Monday, January 19, 2009

Portraits: Children

I'm branching my portrait business out into customized portraits of children. I think that adults/parents are more inclined to buy a portrait of their kids, rather than of themselves, if only to document their child as they get older.

My first portrait of a child is in progress, and it is of the son of a fellow grad student from The University of Chicago. I'm quickly realizing how different it is to draw a child's face than an adult's. For one, the pencil lines need to be soft (created using hard pencils that are of a lighter color, more gray than black), otherwise they quickly look like wrinkles, which ages a child well beyond their few years. Prior to starting this portrait, I've studied how other artists have handled this, and the unsuccessful ones tend utilize thick dark lines around the eyes and mouth. The successful ones use more shading rather than distinct lines.

The dimensions of the child's face are also drastically different. Children's faces, typically, are rounder, and the placement of the eyes, ears, nose, and mouth are also different, encouraging me to be extra careful in sketching out the entire face first before starting in on the detail. The size of a children's eyes also tend to be bigger.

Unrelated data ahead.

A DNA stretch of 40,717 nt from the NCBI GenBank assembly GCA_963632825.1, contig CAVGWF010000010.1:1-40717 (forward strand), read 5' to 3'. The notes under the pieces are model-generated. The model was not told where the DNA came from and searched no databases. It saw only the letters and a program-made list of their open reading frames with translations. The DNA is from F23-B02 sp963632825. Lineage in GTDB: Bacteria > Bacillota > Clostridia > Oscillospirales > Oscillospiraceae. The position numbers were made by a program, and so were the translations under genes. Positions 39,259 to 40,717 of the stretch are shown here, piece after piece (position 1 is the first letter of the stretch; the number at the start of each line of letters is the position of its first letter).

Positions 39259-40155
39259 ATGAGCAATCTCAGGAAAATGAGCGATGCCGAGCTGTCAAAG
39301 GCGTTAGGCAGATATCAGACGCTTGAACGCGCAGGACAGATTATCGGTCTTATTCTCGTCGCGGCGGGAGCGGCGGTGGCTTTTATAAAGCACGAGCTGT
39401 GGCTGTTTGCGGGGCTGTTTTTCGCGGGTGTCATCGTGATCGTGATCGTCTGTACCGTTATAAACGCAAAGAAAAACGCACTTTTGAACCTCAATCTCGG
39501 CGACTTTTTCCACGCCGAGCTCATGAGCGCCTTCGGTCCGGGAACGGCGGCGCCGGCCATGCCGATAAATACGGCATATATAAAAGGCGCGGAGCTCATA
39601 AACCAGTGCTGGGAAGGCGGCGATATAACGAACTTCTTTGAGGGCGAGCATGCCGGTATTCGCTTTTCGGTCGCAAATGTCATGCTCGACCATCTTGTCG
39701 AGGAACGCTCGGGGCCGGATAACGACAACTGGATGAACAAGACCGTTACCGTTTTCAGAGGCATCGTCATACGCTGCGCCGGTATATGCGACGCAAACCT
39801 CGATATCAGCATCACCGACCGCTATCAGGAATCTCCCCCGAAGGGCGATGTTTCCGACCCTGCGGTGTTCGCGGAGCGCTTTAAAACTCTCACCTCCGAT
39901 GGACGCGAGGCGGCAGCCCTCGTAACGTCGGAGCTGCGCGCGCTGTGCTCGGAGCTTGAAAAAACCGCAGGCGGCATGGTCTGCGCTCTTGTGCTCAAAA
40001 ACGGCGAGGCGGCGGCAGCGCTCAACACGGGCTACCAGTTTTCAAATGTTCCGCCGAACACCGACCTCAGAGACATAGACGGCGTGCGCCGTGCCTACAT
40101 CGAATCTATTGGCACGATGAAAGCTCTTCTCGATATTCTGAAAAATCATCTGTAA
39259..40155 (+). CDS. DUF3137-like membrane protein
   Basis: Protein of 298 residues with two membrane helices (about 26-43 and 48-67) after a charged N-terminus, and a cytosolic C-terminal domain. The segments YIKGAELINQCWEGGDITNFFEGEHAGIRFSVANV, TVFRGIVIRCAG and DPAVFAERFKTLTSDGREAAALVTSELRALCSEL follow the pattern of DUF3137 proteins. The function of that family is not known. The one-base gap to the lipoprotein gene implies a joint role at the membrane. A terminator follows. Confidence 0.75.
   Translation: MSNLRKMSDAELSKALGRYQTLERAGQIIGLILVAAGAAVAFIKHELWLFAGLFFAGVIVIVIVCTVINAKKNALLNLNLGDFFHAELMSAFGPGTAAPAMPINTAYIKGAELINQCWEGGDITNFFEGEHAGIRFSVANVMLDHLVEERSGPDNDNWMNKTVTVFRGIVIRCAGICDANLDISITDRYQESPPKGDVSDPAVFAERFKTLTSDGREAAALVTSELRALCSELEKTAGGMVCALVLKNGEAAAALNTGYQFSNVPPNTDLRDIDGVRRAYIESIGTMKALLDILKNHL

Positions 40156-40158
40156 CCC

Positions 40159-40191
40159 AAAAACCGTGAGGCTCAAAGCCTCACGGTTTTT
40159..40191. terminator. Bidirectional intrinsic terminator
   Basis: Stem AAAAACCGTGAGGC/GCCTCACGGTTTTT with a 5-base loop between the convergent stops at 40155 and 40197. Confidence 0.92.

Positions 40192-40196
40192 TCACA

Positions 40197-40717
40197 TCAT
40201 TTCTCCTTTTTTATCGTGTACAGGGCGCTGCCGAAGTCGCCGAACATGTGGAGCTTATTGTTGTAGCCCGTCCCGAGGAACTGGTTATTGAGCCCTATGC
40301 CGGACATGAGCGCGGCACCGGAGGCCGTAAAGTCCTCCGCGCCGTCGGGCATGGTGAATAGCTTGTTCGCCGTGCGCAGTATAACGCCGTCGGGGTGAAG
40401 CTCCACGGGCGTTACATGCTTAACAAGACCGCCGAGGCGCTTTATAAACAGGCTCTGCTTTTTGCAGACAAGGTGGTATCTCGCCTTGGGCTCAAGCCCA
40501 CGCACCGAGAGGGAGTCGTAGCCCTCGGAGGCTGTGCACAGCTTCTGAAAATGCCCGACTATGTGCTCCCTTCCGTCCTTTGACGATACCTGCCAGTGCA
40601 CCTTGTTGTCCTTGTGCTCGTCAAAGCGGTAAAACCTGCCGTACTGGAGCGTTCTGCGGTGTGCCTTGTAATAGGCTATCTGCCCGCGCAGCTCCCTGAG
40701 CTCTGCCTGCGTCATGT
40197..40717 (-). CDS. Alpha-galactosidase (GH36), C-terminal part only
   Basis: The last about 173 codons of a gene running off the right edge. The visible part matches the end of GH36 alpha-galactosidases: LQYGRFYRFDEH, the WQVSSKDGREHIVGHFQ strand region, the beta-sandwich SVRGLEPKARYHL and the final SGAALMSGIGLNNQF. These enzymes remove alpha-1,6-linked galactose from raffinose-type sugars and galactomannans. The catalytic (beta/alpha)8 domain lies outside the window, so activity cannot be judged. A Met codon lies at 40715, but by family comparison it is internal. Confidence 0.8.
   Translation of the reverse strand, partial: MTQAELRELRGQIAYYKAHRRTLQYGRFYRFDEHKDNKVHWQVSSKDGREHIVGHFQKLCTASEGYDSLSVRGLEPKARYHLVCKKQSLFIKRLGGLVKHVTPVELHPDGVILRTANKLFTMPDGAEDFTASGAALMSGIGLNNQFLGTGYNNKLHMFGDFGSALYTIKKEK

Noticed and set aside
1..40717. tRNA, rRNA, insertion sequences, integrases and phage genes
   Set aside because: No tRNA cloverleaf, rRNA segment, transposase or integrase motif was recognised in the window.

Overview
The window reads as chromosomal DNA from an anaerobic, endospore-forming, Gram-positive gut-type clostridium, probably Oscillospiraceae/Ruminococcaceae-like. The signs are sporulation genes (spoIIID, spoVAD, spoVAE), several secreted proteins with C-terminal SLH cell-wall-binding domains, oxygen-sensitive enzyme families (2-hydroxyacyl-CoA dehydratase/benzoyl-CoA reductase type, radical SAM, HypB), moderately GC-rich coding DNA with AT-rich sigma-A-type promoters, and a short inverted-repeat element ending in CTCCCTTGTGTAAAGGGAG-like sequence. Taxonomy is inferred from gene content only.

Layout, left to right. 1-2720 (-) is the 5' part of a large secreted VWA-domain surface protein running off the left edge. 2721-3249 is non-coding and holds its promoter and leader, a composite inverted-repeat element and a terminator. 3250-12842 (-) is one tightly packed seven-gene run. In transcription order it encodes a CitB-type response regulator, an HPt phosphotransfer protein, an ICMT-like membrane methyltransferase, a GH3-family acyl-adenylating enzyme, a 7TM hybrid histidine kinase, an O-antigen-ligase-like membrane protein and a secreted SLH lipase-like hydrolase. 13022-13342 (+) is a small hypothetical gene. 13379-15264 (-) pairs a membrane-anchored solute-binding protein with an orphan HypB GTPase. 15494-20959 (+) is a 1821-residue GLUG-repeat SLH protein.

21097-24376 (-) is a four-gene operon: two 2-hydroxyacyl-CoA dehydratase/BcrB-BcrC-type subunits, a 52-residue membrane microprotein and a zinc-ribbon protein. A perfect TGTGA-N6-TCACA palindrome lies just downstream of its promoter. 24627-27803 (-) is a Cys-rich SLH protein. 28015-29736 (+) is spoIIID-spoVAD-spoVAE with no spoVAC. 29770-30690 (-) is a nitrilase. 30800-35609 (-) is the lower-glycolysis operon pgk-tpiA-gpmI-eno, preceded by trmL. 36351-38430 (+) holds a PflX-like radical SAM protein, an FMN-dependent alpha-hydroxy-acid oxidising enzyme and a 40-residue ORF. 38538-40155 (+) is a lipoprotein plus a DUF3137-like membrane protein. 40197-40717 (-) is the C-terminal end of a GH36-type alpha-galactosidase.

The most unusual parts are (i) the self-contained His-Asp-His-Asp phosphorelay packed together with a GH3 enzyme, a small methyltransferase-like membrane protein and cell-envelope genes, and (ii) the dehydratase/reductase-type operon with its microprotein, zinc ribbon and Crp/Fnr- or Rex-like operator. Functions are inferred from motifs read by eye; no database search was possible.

Then again, children portraits are easier to do in that kid's faces tend to be more symmetrical than adult's faces, making it easier to line up where the nose falls in comparison to the eyes and the corners of the lips.

Portraits are not done all the same way. Switching from doing an adult portrait to one of a child keeps me on my toes because it encourages me to think about the way I begin and approach a new portrait.

How does this connect to writing? I don't start portraits the same way every time, and I shouldn't start stories in the same way every time either. A story can spring from an image or from a character sketch, or from a story I hear on NPR. Every time we set out on a new artistic pursuit, think about different ways of approaching your new subject. Don't rely on what you know or think you know. Experiment.

Maybe I'm stretching the connection between the beginnings of a portrait and the beginnings of a story, but I think there's something there. Let me know if you agree.

Click here to see some of my customized portraits.

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